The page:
“Constructing a cruise ship port and establishing an attractive cruise destination is an extensive operation, with a large number of public and private actors having to work well together. This is one of the most important reasons behind Copenhagen’s success, and something on which we place a lot of importance. The start of the project in Visby has been particularly promising”, says Arnt Møller Pedersen, Cruise Manager in Copenhagen Malmö Port AB.During the period 2000 to 2012, the number of cruise passengers in the Baltic increased from 1.1 million to 4.2.A cruise ship quay in Visby is estimated to increase the number of arrivals to around 150 cruise ships per year, with average passenger numbers of about 1,700 per ship, and revenues generated from tourism of around SEK 90-130 million per year.CMP is one of Northern Europe’s leading cruise ship ports with some 346 ships and 800,000 passengers a year from more than 150 countries arriving in Copenhagen and Malmö. zoom Region Gotland and Copenhagen Malmö Port (CMP) have signed a lease agreement which entails the region investing around SEK 250 million (USD 32.7 million) in a new cruise ship quay, with CMP renting the quay for 20 years.The project proposal was revealed last year, however the formation of partnerships that ensued cleared the way for all the local authorities to back the final draft agreement in August.The marine archaeological surveys outside Kopparsvik commenced in November, and geotechnical surveys on the sea bed will take place in the spring.The actual construction will start with dredging in spring 2016 and two years later the first cruise liners are expected to put into operation Gotland’s new cruise centre.“Now it’s full steam ahead for all engines! The construction project is proceeding with planning and various surveys on site, and together with the island’s business community we will ensure that Gotland is ready when the quay is completed in 2018”, says the regional board’s chairman Åke Svensson.
23 February 2010A pair of grassroots initiatives bringing environmentally friendly stoves and rechargeable lighting to remote communities in several countries are the recipients of this year’s prestigious Sasakawa Prize, the United Nations Environment Programme (UNEP) announced today. A pair of grassroots initiatives bringing environmentally friendly stoves and rechargeable lighting to remote communities in several countries are the recipients of this year’s prestigious Sasakawa Prize, the United Nations Environment Programme (UNEP) announced today.The annual prize, worth $200,000 between the two projects, is awarded to sustainable schemes that can be replicated at the local level across the world.This year’s winners are Nuru Design, a company providing rechargeable lights to villages in Rwanda, Kenya and India; and Trees, Water and People (TWP), an organization distributing fuel-efficient stoves to people in Honduras, Guatemala, El Salvador, Nicaragua and Haiti. “Combating climate change is not just up to governments; it starts at the grassroots level, as communities tap into the power of renewables and sustainable technologies,” said UNEP Executive Director Achim Steiner, who chaired the four-person jury which included Nobel Peace Prize Laureate and UN Messenger of Peace Wangari Maathai.“Through pioneering green ovens and sustainable lighting, Nuru Design and Trees, Water and People are changing the lives of thousands of schoolchildren, housewives and villagers across Latin America, Africa and India,” added Mr. Steiner. With the lack of reliable energy and lighting affecting over 2 billion people in the developing world and the equivalent of 260 million tons of carbon dioxide emitted every year from burning kerosene and firewood, Nuru Design has already converted thousands of households to rechargeable lights, and aims to prevent the emission of around 40,000 tons of carbon dioxide from kerosene lighting in 2010.In Rwanda alone, Nuru – which means ‘light’ in Swahili – is helping 10,000 households every three months switch from kerosene to its lighting system, and the company plans to use the Sasakawa funding to scale up in Rwanda and to replicate their efforts in Burundi, Kenya, Uganda and India, expanding to about 200,000 households.In addition, through fuel-efficient cooking stoves that burn 50 to 70 per cent less wood, TWP is helping households save money and preventing nearly 250,000 tons of hazardous emissions from traditional smoky open fires, which kill around 1.6 million women and children annually. To date, TWP has organized the building of 35,000 stoves throughout Central America and Haiti, benefiting more than 175,000 people who save $1 to $5 per day on the cost of wood. The initiative also decreases harmful carbon emissions by 1 ton of carbon dioxide equivalent per year per stove for domestic users and 3.5 tons per year for commercial users, like tortilla makers. The winners are slated to receive the prize at a ceremony during this week’s 11th Special Session of the UNEP Governing Council in Bali, Indonesia, which kicks off on Wednesday and is attended by dozens of environment ministers.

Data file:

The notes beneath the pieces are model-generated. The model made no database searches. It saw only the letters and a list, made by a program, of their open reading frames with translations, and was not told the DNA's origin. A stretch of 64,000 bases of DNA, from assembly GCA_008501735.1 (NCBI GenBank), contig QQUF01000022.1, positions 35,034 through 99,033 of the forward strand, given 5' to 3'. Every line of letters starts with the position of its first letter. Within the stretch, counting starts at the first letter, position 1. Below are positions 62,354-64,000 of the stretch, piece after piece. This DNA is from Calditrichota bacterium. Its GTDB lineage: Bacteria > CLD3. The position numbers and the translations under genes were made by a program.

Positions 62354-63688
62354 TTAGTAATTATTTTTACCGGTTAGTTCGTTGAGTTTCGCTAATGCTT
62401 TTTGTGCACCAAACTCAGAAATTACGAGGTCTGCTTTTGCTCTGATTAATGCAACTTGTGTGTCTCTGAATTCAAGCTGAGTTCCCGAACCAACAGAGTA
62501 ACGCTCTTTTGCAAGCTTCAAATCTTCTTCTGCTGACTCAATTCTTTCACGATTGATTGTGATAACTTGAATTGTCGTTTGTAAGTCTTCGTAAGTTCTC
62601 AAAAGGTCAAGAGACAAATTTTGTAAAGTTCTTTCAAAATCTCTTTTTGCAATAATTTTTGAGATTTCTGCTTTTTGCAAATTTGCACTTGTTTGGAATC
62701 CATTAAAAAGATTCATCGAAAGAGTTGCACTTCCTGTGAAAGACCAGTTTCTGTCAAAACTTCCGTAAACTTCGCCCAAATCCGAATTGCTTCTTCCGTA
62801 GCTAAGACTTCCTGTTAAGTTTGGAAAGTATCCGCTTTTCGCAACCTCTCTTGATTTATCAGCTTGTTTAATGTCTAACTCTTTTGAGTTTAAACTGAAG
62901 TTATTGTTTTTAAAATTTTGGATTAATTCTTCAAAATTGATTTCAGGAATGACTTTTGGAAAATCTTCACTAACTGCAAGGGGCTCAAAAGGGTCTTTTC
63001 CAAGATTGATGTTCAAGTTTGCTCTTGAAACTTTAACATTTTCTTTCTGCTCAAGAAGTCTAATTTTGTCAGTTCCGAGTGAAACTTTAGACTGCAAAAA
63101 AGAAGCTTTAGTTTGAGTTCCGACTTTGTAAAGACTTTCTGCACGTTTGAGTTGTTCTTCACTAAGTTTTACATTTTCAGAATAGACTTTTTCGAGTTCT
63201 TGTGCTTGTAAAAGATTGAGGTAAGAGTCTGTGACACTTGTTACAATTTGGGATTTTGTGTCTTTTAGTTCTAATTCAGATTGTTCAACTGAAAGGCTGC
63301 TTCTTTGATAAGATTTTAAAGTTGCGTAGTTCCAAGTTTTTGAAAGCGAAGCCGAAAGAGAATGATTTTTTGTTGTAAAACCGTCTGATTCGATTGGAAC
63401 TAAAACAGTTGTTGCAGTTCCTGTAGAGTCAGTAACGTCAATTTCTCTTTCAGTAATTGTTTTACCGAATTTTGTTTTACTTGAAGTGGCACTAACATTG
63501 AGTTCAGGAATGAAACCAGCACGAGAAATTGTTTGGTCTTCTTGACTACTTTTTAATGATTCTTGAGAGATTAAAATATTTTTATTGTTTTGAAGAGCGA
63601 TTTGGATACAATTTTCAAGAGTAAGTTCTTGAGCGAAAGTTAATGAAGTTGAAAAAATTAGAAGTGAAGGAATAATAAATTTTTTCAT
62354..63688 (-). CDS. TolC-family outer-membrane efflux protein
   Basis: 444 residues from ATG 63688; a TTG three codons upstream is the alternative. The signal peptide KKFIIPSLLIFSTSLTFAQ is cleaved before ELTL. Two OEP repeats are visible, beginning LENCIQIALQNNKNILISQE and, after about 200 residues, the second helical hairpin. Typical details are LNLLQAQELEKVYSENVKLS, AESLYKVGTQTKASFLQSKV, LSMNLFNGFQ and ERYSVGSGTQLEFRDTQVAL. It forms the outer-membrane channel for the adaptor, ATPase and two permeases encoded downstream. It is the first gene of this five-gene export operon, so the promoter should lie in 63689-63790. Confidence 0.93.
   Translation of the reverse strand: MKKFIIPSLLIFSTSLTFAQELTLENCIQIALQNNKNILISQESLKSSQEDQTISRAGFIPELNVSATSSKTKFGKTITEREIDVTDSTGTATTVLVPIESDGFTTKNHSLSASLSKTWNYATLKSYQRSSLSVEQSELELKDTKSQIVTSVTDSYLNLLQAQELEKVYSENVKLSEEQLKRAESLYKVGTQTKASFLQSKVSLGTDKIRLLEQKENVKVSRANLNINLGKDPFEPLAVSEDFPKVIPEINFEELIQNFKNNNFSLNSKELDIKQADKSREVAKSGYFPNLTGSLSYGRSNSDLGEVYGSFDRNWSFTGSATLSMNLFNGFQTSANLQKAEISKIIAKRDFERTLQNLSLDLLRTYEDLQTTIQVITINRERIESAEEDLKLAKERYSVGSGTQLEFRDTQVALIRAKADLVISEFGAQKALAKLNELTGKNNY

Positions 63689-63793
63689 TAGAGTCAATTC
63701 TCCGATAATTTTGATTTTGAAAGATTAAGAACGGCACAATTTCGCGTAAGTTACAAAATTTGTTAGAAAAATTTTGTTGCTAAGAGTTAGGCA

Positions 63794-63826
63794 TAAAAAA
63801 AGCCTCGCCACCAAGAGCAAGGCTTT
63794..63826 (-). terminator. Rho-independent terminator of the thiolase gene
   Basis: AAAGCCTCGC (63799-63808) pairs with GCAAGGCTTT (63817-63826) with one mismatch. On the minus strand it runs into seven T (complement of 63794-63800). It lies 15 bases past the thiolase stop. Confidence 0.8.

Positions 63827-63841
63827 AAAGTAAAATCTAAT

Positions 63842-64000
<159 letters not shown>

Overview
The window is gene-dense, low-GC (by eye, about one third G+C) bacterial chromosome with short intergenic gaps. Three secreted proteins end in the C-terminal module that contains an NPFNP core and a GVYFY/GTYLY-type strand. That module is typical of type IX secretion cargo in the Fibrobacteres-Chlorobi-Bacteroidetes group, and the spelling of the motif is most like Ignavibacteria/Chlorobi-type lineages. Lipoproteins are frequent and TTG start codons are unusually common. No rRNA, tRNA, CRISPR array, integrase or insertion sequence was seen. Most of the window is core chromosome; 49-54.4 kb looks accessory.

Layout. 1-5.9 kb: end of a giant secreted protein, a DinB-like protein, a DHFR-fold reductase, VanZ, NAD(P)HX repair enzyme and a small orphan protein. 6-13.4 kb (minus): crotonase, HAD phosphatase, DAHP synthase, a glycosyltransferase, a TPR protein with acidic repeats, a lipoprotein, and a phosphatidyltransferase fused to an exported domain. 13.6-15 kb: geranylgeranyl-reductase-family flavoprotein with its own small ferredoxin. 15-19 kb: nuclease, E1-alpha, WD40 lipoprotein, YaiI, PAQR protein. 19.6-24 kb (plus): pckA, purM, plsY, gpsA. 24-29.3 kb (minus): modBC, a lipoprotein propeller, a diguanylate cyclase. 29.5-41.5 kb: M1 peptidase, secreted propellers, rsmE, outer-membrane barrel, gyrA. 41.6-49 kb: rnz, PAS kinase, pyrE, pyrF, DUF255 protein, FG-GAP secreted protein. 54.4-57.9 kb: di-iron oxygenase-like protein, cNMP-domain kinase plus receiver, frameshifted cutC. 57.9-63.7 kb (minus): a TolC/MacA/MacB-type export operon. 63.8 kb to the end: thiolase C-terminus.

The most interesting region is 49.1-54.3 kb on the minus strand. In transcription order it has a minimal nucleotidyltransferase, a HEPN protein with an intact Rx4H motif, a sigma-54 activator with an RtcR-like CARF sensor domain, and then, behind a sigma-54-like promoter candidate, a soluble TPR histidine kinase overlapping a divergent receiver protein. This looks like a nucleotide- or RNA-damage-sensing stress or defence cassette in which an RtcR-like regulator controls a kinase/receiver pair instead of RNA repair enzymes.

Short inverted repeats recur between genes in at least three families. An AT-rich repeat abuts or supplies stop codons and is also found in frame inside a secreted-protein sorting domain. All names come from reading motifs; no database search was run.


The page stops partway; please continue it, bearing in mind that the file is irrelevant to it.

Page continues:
Sitting at an outdoor table typing away on his laptop, third-year Brock University student Benjamin Perry looks like any other student on campus. There’s little to indicate the St. Catharines man is one of Canada’s top prospects in road cycling.At 21 years old, Perry has attained a level of success on two wheels most riders only dream of. He’s a paid professional cyclist racing on the Canadian Silber Pro Cycling Team, and on Friday, Sept. 25, he’ll represent his country at the 2015 World Road Cycling Championships being held in Richmond, Virginia.Perry is one of three riders on Canada’s squad in the 162-kilometre Under-23 men’s race, where he’s aiming for a top five finish. It’s a lofty, but attainable goal that would be a huge step forward for Canada’s cycling program.Three weeks ago, Perry’s Silber squad raced against some of the world’s biggest professional cycling teams at the Tour of Alberta. Winning the race against Tour de France-level teams was never a realistic possibility for the second-tier Silber team, but that didn’t stop Perry from keeping things interesting.Brock Unviersity student Benjamin Perry won the King of the Mountains title at the 2015 Tour of Alberta.He ended up winning the six-day race’s climbing competition – beating out some of the world’s top riders along the way. It immediately put him on the radar of the biggest teams around, some of which contacted him afterward.“I’m still really young in terms of cycling, so it’s a good stepping stone to be in contact with these teams now. I have my foot in the door,” he said.But while Perry may be young for a cyclist, he also knows no cycling career can last forever. It’s why he enrolled in Brock’s Goodman School of Business Bachelor of Business Administration (BBA) program after taking a year off after high school to focus on racing in Europe.With cycling, I could break my leg today and be done. But if I get a business degree, there are a wide range of opportunities.Perry’s ultimate goal is to represent Canada at the Olympics or to end up racing with a top-level professional team that would send him to the Tour de France, but the degree will give him a career option whenever it’s needed.“With cycling, I could break my leg today and be done. But if I get a business degree, there are a wide range of opportunities,” he said. “I could still work in cycling if I choose with a business degree, so that’s where I think it’s going.”Perry balances his training and racing schedule with both online and on-campus classes.“If I keep going at this pace, by the time I’m done school I’ll either know I can make it as a cyclist, or I’ll choose to use my business degree,” he said. “It’s sustainable right now. I make enough money to live and I do enough school that it’ll take me about six years to do a four-year degree. I think it’s well-rounded to do that.”Perry left for Virginia Tuesday, and races at 12:45 p.m. Friday. Live video of the race will be available at www.uci.ch.Perry at the 2015 Tour of Alberta.